CANBERRA, Australia, Dec. 2 (UPI) -- Thalidomide victims in Australia and New Zealand will receive life-long care after settlement of a class-action suit with the drug's distributor, officials say.
The $89 million settlement will provide compensation and care to about 100 Thalidomide victims, the Australian Broadcasting Corp. reported Monday.
The drug, developed by the German firm Grunenthal in 1954 as an anti-nausea drug for pregnant women, was marketed in Australia by the Distillers Co., which is owned by the British firm Diageo.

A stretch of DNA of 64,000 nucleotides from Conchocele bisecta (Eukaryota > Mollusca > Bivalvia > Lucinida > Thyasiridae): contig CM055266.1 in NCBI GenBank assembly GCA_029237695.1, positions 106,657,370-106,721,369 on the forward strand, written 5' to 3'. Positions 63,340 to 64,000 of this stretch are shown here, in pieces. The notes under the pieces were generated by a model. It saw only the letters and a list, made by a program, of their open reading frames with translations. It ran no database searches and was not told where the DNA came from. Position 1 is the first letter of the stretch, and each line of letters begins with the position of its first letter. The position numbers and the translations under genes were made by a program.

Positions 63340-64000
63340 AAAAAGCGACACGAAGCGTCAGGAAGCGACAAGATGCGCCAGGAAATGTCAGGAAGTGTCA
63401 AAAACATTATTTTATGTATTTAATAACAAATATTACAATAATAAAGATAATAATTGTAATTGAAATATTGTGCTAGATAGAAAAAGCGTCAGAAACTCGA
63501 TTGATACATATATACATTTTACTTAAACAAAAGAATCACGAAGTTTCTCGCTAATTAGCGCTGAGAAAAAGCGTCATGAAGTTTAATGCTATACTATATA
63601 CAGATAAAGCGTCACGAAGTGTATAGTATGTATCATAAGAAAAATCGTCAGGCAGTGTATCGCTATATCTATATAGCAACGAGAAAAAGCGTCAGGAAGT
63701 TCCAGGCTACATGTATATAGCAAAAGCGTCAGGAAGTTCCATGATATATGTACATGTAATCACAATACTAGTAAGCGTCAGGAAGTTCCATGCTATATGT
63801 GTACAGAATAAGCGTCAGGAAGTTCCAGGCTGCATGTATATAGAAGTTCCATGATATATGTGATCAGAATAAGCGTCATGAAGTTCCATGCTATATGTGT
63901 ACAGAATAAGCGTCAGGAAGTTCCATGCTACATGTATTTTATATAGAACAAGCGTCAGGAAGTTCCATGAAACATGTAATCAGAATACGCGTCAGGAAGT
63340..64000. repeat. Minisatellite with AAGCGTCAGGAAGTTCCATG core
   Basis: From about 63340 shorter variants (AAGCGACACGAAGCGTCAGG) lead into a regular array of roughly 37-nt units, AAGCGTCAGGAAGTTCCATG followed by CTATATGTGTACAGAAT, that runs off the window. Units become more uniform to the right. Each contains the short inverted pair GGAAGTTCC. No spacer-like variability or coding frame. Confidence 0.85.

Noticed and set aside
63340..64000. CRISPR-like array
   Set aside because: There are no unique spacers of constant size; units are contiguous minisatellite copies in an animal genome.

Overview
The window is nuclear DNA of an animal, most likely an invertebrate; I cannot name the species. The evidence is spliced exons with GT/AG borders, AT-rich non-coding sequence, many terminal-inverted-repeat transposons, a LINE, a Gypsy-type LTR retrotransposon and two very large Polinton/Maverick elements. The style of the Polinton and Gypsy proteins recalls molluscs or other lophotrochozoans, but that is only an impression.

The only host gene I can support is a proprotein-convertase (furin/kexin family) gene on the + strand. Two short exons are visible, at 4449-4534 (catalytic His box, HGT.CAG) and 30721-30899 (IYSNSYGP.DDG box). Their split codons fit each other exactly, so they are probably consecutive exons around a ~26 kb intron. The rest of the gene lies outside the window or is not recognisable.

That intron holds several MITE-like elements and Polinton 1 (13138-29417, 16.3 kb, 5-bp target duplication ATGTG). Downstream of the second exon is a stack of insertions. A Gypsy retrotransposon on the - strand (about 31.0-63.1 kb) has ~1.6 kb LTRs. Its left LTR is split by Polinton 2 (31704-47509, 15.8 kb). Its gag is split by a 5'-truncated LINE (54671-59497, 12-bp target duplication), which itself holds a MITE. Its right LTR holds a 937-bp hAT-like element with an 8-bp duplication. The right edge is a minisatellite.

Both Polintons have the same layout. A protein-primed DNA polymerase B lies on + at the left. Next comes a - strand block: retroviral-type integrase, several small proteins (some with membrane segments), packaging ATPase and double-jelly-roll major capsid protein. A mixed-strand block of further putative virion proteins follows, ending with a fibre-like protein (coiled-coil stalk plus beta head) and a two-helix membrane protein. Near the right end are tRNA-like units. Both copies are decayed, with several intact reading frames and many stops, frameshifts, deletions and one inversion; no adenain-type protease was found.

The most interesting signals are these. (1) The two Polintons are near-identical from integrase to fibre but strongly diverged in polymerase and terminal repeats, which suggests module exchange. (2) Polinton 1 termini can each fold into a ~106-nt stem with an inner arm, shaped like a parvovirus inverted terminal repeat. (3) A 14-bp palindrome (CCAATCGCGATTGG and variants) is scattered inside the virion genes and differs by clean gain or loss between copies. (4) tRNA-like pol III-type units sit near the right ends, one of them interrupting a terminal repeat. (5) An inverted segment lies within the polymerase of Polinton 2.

Ian Wright, a spokesman for Diageo, said the company hoped the settlement would provide "some degree of hope and comfort" for people affected by the drug.
The drug has been held responsible for more than 10,000 babies around the world being born with deformities.
A lawsuit against Grunenthal will now be abandoned, said attorney Michael Magazanik, one of the lawyers involved in the Diageo suit.
Monica McGhie, 50, who was born without limbs, welcomed the settlement, which she said meant she "can look to the future with more confidence, knowing I can afford the support and care I need."
"I never thought this day would come," she added.